By Doug Ferguson, Associated Press Tiger Woods built his comeback around the Masters, as was the case even in healthier years. He took a step back at Augusta National, not breaking par until the final round and finishing 16 shots behind Patrick Reed, the most he has trailed the Masters winner. Woods wasn't alone in his disappointment. Jordan Spieth geared his early part of the year toward being ready for the Masters, the major he says he most wants to win. He had a two-shot lead after the first round, and rounds of 74-71 meant even that closing 64 wasn't enough. Phil Mickelson took himself out of the hunt with a 79 in the second round. Jack Nicklaus can understand how they feel, and his message for anyone who puts so much emphasis on a green jacket is that the show goes on. "I had to learn that there were other tournaments in the country after Augusta," Nicklaus said at the Masters after hitting the ceremonial first tee shot. "I played Augusta a lot of times and lost. I won in '63, '65 and '66, and I just expected to win every year. I thought I would just continue to do that." Nicklaus missed the cut in 1967. He says that started a three-year trend in which it took him longer than it should have to get over not winning the Masters. "That was a humbling experience to miss the cut after you've won it twice in a row," he said. "But then the next couple of years, I think that it probably destroyed the rest of my year. Because I was so disappointed at not winning at Augusta that I had a downer most of the year." There's some truth to that. He didn't go more than two tournaments before winning again after the 1963, 1964 and 1965 Masters. After he repeated at Augusta in 1966, he ran off five consecutive top fives before winning the British Open at Muirfield to complete the career Grand Slam. But after missing the cut in 1967, he went five tournaments without winning and had one stretch of 10 straight rounds in which he failed to break 70. The following year when he tied for fifth at the Masters, Nicklaus didn't win again until the Western Open the first weekend in August. And after a tie for 23rd in the 1969 Masters, he didn't win again until the Sahara Invitational in October. "I put such a buildup to this tournament and the importance of winning that first major that it was to my detriment more times than a positive," he said. Nicklaus figured it out. Over the next four years, he never went more than three events after the Masters before winning again. Twice, in 1971 and 1973, he won in his next start after failing to win the Masters. CURTIS CUP Four years after Lucy Li qualified for the U.S. Women's Open at age 11, the Californian is headed to her first Curtis Cup. Li was among eight women selected for the June 8-10 matches against amateurs from Britain and Ireland at Quaker Ridge in New York. Li is the first 15-year-old to make the American team since Lexi Thompson in 2010. The other Americans selected for the team are UCLA star Lilia Vu, Andrea Lee, Jennifer Kupcho, Kristen Gillman, U.S. Women's Amateur champion Sophia Schubert, Lauren Stephenson and Mariel Galdiano. Lee and Galdiano played in the most recent Curtis Cup, which Britain & Ireland won in Ireland. AS THE WORLD TURNS For the second time since the World Golf Championships began in 1999, the PGA Tour is converting one of its regular tournaments into one of the four WGCs with a big purse ($10 million this year) and a limited field with no cut. Doral had been longest-running PGA Tour event on the Florida Swing until it morphed into the WGC-CA Championship in 2007. Now it's happening in Memphis, Tennessee. Bridgestone chose not to renew its increasingly expensive title sponsorship of the WGC at Firestone, which had hosted an elite event since 1976. Starting next year, the WGC-FedEx St. Jude Invitational will move to the TPC Southwind in Memphis. That will assure the strongest field for Memphis, which dates to 1958. But much like Doral in 2007, it becomes off-limits to PGA Tour regulars. Based on this week's world ranking, only 16 players in the field for the St. Jude Classic last year would be eligible at a World Golf Championship. BALANCE AT THE TOP Each generation believes it had stronger and deeper competition, though there at least appears to be more balance. Perhaps one way to measure that is through Tiger Woods. When he won the 2008 U.S. Open for his 14th major, only seven other players in the top 20 in the world ranking had combined for 13 majors. Phil Mickelson (No. 2), Ernie Els (No. 5) and Vijay Singh (No. 9), each had three majors. Geoff Ogilvy (No. 4), Jim Furyk (No. 10), Padraig Harrington (No. 13) and Trevor Immelman (No. 15) each had one. Just like then, four of the top five in the world have won majors (all but 23-year-old Jon Rahm). However, 12 of the top 20 in the world from this week's rankings have won majors. The top 20 includes Mickelson (now with five majors), Rory McIlroy (four majors), Jordan Spieth (three majors) and Bubba Watson (two majors). Eight other players have won at least one major. It's certainly younger at the top. Woods was 32 when he won his last major, and only three players from the top 10 were in their 20s — Scott, Sergio Garcia and Justin Rose. This week, seven of the top 10 in the world are in their 20s. MANAGEMENT MOVES Jordan Spieth's manager has come full circle and is returning to IMG, and Jay Danzi is bringing his top client with him. Danzi has become a partner with California-based William Morris Endeavor, which owns IMG. Included in the move is Jordan Lewites, who was handling much of Spieth's day-to-day operations, and Laura Moses, who heads up Spieth's foundation. Spieth will be represented by WME and IMG. "Jordan is a world-class talent, and we're excited to welcome him to the family," said Patrick Whitesell, executive chairman of Endeavor. "When you look at what he and Jay have already accomplished and consider WME and IMG's ability to amplify Jordan's reach across entertainment and sports, the possibilities are endless." Danzi previously worked for IMG as global head of recruiting for its golf business. He left the Cleveland-based agency for Wasserman, and then started his own company (Forefront Sports Group) when he signed Spieth. The centerpiece of getting Spieth was a bold endorsement with Under Armour. Lagardere bought Forefront in 2013. Along with managing the three-time major champion, Danzi was in charge of Lagardere's brand consulting, sales and golf consulting groups. He left Lagardere last month. DIVOTS Ted Potter Jr. tied for 16th in the RBC Heritage, notable because he had missed his last five cuts dating to his victory in the AT&T Pebble Beach Pro-Am. ... Satoshi Kodaira was the first player without PGA Tour status to win a regular PGA Tour event since Arjun Atwal at the Wyndham Championship in 2010. ... Cameron Smith, a 24-year-old from Australia, tied for 32nd at Hilton Head last week and moved past Jack Nicklaus on the PGA Tour career money list. ... Bryson DeChambeau moved into the top 50 in the world ranking for the first time, at No. 48. ... With his tie for fifth in the Masters, Bubba Watson became the 16th player to surpass $40 million in career earnings on the PGA Tour. STAT OF THE WEEK Rickie Fowler has been in the top 10 on the leaderboard in 20 out of the 32 rounds he has played this season. FINAL WORD "I will probably not wear it every day. But it is special." — Satoshi Kodaira on the tartan jacket he received for winning at Harbour Town......»»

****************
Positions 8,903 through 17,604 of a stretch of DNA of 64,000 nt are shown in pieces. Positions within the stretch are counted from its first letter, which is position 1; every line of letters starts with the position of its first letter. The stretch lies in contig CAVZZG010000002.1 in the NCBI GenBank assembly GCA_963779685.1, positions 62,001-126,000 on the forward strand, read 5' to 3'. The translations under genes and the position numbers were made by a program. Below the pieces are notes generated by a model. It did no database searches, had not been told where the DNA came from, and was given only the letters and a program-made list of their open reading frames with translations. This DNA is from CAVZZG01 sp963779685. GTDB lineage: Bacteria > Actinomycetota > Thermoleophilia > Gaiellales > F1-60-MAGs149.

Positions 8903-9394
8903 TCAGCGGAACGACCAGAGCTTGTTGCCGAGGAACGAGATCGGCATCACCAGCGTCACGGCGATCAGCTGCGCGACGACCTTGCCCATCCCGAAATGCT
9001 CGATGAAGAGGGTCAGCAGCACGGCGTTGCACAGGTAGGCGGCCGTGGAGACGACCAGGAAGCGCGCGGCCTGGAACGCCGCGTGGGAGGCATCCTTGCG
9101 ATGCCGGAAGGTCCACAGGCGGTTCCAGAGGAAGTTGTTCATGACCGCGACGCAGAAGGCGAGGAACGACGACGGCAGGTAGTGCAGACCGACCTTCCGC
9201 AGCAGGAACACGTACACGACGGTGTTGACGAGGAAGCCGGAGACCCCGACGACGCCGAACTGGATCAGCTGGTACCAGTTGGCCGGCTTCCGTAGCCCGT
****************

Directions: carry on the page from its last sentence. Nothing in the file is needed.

Category: sportsSource:  abscbnRelated NewsApr 18th, 2018